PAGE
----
6. Turo

Turo, formerly RelayRides, is a company that operates a peer-to-peer carsharing marketplace. It allows private car owners to rent out their vehicles via an online and mobile interface. The company notifies you if someone wants your car, but the owner has complete control, and it even has its own insurance. Relay Rides also offers service at airports now — in select cities, you can just leave your car there. And if you are the one needing a car, it's often much cheaper than renting from Enterprise or Zipcar, for example.

7. Sidecar

Sidecar is another ridesharing service that you can use when someone near you is headed in the same direction. Drivers set the price themselves, and it's usually much cheaper than Lyft and Uber — and you pay with the app. Drivers are pre-screened, the rides are GPS-tracked, and covered by insurance. Sidecar is different from Uber and Lyft in the way the pricing structure works. Sidecar allows users to set their own pricing, and offers up-front pricing so you know exactly what you will pay for a ride. There is no Surge pricing or Prime Time; what you see is what you get. If you are concerned about your budget, this is the ridesharing service that can provide you with an affordable and cost-efficient ride. Sidecar provides users with discounted rides that don’t include compromising quality and the convenience of customers.

8. Getaround

Getaround is an online car sharing or peer-to-peer carsharing service that allows drivers to rent cars from private car owners, and owners to rent out their cars for payment. Owners set their rental prices and earn a 60% commission from their rental revenue. Getaround launched in May 2011 at the TechCrunch Disrupt conference. To date, the company has received $103 million USD in venture funding. The company currently operates rentals in Boston, Chicago, New Jersey, Portland, San Francisco Bay Area, and Washington D.C. Similar to other car sharing services such as Zipcar, Getaround utilizes the economic principles of collaborative consumption. However, the peer-to-peer rental model doesn’t require the company to maintain a fleet of vehicles; rather, owners manage and maintain their own vehicles.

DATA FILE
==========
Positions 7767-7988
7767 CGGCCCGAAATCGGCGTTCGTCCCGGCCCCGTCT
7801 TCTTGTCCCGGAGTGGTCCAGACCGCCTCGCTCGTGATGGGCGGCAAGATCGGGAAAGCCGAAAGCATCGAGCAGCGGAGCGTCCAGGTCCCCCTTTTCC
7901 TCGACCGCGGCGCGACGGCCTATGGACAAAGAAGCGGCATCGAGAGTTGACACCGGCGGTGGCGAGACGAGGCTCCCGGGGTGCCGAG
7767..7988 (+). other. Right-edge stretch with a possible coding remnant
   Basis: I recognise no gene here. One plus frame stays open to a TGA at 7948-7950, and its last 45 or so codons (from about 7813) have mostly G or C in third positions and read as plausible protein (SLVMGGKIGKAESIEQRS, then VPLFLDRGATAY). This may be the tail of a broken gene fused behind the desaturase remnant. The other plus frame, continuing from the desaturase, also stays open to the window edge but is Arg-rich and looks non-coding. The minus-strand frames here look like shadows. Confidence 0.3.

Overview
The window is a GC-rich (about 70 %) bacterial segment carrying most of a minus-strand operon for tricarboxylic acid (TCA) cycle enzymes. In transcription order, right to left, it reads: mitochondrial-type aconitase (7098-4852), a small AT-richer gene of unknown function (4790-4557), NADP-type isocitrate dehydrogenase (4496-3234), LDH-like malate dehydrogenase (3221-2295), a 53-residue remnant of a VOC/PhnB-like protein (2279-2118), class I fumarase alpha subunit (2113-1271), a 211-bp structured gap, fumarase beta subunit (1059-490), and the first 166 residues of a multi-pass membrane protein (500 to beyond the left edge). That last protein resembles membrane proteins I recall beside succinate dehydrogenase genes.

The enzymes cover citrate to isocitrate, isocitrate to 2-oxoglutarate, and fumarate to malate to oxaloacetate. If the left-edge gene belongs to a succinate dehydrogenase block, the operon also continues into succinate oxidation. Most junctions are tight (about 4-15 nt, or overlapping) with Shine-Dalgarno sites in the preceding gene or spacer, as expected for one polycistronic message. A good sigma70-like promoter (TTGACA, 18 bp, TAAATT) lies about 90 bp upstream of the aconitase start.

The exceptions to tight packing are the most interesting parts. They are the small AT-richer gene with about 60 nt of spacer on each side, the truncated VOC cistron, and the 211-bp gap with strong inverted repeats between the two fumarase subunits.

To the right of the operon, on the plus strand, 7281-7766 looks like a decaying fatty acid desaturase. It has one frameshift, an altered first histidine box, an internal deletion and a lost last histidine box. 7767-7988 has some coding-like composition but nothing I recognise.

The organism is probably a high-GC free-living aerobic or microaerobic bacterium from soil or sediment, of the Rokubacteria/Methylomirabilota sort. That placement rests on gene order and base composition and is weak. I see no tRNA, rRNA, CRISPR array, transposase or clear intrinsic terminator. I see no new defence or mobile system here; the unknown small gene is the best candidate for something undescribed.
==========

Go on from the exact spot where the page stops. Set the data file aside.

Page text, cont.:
9. JustShareit

JustShareIt is a peer-to-peer car rental and car sharing marketplace. It allows individuals to rent vehicles directly from individual car owners or car sharing companies in local neighborhood locations or wherever they are traveling. It allows its members to rent the vehicles by the hour, using their smartphone. As with companies like Airbnb, TaskRabbit, and Zipcar. JustShareIt is considered to be a service provider in the Sharing Economy. Car rental companies can also list their vehicles on JustShareIt.com. Car rental company vehicles for rent on JustShareIt.com are of two types: Express and On-Demand. Express car rentals allow a JustShareIt member to secure a vehicle from JustShareIt's car rental partners without the need for completing any paperwork at the rental counter; the JustShareIt member simply retrieves the key from JustShareIt's car rental operating partner. On-Demand car rentals allow JustShareIt members to reserve and unlock an unattended car rental by using the JustShareIt mobile app. JustShareIt's mobile app communicates directly with the company's in-vehicle telematics device in the car.